Now we're just trying to find out what's in the bill?
There are quite a few provisions in the ACA, some of which have already taken effect and others of which will be coming along soon. You can get a helpful timeline right here.
Provisions that have already taken effect include:
- * Prohibiting insurance companies from denying coverage of children based on pre-existing conditions
* Prohibiting insurance companies from unilaterally rescinding coverage
* Eliminating lifetime limits on insurance coverage
* Providing external review for appeals of insurance company decisions
* Providing health insurance tax credits for small businesses
* Fixing the Medicare Drug benefit by closing the prescription drug "donut hole"
* Cracking down on health-care fraud
* Allowing young adults to stay on their parents' insurance plans up to age 26
- * Reduction in paperwork and administrative costs (2012)
* Expanded preventive health coverage (2014)
* Tax credits for middle-income households purchasing insurance (2014)
* Establishing competitive health-insurance exchanges, open to the public (and required for all members of Congress) (2014)
* Mandate requiring individuals to either carry insurance or pay a fee to cover the costs of medical care for the uninsured (2014)
This is not the way I would have chosen to pursue health-care reform -- it's mostly a lot of band-aids to fix glaring problems with the current system, while not eliminating the fundamental reliance on private companies to provide health insurance. It may slow the growth of health care costs, but it will still leave America with the most expensive and inefficient health care delivery system in the OECD. However, it's certainly a vast improvement over doing nothing.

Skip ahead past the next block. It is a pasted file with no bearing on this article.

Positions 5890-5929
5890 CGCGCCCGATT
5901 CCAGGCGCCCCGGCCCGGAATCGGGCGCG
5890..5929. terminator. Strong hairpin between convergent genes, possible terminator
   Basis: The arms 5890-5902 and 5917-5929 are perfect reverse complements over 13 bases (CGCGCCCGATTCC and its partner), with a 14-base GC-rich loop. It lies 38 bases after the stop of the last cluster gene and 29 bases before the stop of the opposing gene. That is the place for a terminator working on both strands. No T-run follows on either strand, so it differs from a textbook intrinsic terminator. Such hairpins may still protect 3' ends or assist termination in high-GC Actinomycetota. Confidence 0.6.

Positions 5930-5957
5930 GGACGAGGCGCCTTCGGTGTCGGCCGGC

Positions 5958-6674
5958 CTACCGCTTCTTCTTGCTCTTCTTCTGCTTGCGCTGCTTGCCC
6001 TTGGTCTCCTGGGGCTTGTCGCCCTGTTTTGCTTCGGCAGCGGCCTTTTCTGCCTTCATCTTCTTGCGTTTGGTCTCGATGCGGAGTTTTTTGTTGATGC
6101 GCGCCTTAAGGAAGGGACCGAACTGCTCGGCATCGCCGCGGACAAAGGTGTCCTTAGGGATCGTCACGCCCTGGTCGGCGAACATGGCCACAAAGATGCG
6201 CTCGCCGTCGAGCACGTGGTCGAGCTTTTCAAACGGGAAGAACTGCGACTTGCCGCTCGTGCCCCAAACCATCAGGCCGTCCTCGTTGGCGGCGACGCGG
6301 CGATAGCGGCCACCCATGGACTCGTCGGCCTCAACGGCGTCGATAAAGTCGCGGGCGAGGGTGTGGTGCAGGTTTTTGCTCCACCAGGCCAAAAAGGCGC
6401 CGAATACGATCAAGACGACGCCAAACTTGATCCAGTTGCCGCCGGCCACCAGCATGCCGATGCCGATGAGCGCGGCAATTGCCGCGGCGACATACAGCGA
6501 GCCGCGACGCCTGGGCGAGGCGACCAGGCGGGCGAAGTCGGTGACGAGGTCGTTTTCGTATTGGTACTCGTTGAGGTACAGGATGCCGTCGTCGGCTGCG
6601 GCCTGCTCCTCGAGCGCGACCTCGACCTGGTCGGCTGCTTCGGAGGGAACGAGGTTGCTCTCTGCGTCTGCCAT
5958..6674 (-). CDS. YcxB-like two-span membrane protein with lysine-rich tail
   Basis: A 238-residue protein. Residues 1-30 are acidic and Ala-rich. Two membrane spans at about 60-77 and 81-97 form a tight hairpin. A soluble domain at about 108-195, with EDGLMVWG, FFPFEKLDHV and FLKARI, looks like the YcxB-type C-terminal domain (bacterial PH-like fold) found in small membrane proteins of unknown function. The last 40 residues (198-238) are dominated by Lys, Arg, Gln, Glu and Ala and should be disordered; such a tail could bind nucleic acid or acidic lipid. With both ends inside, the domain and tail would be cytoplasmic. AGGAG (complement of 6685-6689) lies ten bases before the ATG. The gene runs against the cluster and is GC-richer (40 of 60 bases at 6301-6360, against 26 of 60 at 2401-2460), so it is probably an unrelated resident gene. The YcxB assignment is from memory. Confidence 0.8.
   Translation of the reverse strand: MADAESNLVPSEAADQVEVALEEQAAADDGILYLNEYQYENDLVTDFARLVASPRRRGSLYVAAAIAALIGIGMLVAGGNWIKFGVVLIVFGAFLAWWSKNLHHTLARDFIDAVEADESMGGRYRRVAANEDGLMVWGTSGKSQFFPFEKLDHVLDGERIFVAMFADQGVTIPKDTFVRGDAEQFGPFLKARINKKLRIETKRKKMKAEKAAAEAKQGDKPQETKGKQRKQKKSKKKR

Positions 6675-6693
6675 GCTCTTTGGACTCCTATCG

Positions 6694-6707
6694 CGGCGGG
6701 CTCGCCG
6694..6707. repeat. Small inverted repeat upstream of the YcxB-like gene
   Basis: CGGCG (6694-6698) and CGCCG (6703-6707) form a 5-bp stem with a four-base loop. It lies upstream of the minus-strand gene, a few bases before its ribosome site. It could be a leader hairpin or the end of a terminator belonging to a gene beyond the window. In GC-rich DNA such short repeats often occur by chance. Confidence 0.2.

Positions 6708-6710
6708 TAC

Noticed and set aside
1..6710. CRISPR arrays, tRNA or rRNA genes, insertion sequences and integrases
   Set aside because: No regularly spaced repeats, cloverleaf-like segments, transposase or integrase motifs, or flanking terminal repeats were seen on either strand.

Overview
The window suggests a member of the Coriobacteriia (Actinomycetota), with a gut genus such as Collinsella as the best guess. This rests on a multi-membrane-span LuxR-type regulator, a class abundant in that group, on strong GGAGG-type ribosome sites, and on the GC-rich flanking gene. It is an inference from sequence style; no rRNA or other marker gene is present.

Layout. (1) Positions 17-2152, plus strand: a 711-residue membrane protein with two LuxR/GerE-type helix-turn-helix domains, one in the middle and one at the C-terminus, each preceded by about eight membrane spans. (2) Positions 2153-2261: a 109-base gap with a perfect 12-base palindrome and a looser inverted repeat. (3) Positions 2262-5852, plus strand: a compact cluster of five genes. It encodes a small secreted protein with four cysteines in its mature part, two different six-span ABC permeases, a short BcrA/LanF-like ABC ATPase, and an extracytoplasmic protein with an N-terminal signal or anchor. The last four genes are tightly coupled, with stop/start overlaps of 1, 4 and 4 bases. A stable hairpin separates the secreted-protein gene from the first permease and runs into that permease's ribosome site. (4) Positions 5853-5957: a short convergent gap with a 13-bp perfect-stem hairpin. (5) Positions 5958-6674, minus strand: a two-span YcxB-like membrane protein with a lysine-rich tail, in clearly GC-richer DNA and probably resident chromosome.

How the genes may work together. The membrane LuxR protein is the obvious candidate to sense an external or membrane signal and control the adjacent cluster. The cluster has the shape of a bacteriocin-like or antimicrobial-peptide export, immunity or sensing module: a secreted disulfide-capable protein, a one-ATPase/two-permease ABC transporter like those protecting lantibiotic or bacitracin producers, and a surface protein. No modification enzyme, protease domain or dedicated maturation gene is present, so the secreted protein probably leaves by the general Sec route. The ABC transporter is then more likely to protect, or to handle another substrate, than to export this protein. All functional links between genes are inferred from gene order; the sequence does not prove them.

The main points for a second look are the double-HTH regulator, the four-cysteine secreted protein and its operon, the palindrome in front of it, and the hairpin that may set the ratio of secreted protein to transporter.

I don't expect the Supreme Court to toss the ACA out. If they did, it would negatively impact a large number of people.
It would also probably mean that no significant changes would be made to health care financing in this country for at least the next decade. During that time, costs would continue to rise, US companies would become progressively less competitive, and more and more households would suffer from the kinds of infuriating problems that are created by the pre-ACA system.
Eventually, the current system becomes unsustainable. The ACA was a basically conservative attempt to prevent that -- mitigating some of the worst problems, but leaving private health insurance basically intact. If that attempt were killed (either by the Court, or by the GOP) the next attempt would likely be far more radical, but many people would suffer greatly during the "lost decade" of delay.